Torah Portion: Sacrificing the Animal Within

Will Gotkin is a recent graduate of The George Washington University and a regular contributor to GTJ.

Parashas Vayikra is understandably one of the most challenging for many of us as it mostly deals with animal sacrifices. Indeed, the animal sacrifices can only be practiced when we have the Temple in Jerusalem, something we haven’t had for almost 2,000 years. Not only that, but the sacrificial laws were not even a part of the everyday life of the average Jew when they were practiced (Most Jews only visited the Temple three times a year).[1] All of this leads one to wonder what how we can relate this parasha to our lives in a practical way.

Chassidic thought teaches that a deeper look at the sacrifices teaches us about the inner meaning behind all of the mitzvot.[2] Although the sacrifices in the Temple involved physical animals, each sacrifice was meant to teach us about something spiritual that relates to the inward acts of sacrifice in the life of every Jew.[3] Sacrificing animals in the Sanctuary represents the way in which a Jewish person sacrifices their own animal-nature. Previously G-d told the Jewish people to build a Sanctuary so that He could dwell within the people. This means that G-d desires to dwell within every single Jew. To achieve this, a Jew must make his/her own body a Sanctuary that is able to receive the Divine Presence.

Every character flaw or negative trait we possess is like a little animal inside of us that inhibits our ability to connect with G-d. The sacrifice of physical animals in the Sanctuary was meant to illustrate this message in a vivid way. When we sacrifice the animal within us our physical bodies remain intact because Judaism doesn’t believe in destroying the body in order to connect to the spiritual. Rather, we are to redirect the energy of our bodies toward holiness. True, we are all born animals, but within us resides a soul that is part of G-d, which gives us the ability to transcend our animal limitations in pursuit of higher goals.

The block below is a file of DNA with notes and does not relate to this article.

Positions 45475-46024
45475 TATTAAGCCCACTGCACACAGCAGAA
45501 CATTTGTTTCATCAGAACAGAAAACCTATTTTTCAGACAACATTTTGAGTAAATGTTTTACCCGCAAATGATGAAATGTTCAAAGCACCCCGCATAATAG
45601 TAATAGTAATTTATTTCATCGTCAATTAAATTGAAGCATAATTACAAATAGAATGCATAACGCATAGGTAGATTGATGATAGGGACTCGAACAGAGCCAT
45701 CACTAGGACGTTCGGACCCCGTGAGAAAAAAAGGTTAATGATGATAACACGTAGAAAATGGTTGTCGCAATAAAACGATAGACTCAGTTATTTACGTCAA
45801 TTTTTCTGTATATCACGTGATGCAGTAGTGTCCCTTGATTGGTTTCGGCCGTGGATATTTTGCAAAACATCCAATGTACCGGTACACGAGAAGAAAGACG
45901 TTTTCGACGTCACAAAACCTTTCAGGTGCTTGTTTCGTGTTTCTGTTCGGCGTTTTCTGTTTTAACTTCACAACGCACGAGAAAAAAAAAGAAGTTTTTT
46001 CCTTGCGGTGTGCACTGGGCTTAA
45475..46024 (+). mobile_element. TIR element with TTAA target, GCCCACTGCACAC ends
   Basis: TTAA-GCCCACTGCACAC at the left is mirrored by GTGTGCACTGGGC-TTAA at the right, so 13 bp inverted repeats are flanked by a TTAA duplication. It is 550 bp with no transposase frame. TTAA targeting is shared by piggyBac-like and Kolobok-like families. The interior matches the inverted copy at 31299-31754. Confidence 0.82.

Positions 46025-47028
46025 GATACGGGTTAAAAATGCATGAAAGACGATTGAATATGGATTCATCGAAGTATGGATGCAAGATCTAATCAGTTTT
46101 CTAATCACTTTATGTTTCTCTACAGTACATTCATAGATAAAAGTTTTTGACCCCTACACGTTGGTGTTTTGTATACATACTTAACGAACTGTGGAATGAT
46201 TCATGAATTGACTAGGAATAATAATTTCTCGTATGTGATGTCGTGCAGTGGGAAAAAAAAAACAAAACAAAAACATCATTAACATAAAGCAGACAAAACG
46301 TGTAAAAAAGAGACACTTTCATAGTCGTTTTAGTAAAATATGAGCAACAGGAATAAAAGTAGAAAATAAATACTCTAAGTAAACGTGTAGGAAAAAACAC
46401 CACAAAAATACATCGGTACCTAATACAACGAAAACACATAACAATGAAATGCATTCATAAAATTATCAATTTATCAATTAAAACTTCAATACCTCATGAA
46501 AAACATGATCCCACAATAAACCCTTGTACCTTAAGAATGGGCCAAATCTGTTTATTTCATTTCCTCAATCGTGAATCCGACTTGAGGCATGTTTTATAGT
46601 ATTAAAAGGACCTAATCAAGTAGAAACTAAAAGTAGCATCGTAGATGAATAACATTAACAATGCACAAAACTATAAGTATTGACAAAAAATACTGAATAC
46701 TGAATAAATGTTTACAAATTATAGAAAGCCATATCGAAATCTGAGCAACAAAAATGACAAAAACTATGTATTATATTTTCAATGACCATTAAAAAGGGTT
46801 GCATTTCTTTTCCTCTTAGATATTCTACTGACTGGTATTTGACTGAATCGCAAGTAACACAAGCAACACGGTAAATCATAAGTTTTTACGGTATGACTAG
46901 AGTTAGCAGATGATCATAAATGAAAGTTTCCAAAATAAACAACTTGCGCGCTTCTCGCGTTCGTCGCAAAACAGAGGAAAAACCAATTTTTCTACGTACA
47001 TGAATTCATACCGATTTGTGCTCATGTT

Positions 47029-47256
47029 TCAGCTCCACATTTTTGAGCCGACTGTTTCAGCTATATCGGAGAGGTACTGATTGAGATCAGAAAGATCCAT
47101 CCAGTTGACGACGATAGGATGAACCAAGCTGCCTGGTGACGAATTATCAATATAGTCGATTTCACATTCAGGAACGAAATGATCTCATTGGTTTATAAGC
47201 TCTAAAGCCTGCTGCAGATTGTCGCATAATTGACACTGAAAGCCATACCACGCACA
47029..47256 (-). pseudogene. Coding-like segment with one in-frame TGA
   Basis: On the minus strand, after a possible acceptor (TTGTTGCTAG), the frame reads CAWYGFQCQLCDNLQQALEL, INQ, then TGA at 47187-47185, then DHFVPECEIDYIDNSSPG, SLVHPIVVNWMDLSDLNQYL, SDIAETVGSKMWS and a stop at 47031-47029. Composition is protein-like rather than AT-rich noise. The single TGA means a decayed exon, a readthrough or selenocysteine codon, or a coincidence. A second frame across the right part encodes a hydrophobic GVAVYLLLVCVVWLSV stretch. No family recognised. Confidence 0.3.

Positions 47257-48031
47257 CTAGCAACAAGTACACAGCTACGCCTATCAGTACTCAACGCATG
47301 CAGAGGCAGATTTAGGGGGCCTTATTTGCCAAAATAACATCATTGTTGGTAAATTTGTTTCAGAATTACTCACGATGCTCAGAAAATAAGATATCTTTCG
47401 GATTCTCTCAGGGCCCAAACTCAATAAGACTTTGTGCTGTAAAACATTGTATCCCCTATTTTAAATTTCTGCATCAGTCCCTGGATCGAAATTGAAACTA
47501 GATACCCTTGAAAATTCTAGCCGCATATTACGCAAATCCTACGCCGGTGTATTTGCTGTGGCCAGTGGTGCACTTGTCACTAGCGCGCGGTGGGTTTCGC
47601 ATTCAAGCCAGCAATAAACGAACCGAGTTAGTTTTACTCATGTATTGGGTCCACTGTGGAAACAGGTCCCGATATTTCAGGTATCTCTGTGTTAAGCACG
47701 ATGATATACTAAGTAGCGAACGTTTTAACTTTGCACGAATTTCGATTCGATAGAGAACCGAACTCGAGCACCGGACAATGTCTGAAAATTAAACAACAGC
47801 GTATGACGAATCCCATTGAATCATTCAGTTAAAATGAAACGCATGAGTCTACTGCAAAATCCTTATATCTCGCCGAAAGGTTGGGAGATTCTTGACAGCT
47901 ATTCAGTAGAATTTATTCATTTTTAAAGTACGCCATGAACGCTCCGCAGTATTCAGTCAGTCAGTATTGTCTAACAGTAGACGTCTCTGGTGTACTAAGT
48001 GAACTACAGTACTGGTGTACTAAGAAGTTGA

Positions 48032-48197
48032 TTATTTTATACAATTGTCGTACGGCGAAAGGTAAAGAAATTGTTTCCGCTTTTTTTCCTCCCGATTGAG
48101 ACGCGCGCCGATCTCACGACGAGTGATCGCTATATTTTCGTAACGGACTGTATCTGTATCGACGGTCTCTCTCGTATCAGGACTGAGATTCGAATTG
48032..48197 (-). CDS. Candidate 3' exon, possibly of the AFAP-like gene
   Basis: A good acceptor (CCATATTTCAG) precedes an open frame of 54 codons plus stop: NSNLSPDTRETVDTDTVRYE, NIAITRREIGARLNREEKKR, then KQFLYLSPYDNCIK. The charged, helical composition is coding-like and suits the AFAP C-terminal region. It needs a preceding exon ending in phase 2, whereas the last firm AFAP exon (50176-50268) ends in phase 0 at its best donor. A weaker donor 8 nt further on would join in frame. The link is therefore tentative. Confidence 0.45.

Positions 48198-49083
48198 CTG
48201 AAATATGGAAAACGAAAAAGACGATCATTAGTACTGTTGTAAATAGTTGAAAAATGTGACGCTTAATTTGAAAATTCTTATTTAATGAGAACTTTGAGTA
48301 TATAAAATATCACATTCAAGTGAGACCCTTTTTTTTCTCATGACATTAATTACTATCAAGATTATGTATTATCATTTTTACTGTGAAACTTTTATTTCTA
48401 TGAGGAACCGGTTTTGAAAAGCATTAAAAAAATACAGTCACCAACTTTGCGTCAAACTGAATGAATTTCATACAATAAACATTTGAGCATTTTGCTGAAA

The purpose of physicality is such that it is meant to be utilized for spiritual purposes. The animal sacrifices demonstrate that all of the laws of the Torah are meant to show us how to perform every physical act for the sake of holiness. For example we eat and drink on Shabbat as a means to sanctify the day, and we use physical wool to make Tzitzis (ritual fringes) and physical leather for Tefillin.[4] In this way all of these things become both elevated toward G-dliness as well as vessels with the power to draw down G-dliness into this physical world. G-d’s desire to dwell within our physical world is indeed the entire purpose of creation. Currently we are unable to perform the sacrificial offerings of the Temple. However, we can still achieve the purpose of Creation on an individual level through working on ourselves and redirecting our physical, animalistic drives towards fulfillment of the mitzvot.


[2] Ibid.

[3] Torah Studies. Sacks, Rabbi Jonathan (adapted discourses of the Lubavitcher Rebbe), 154

[4] Ibid., 157

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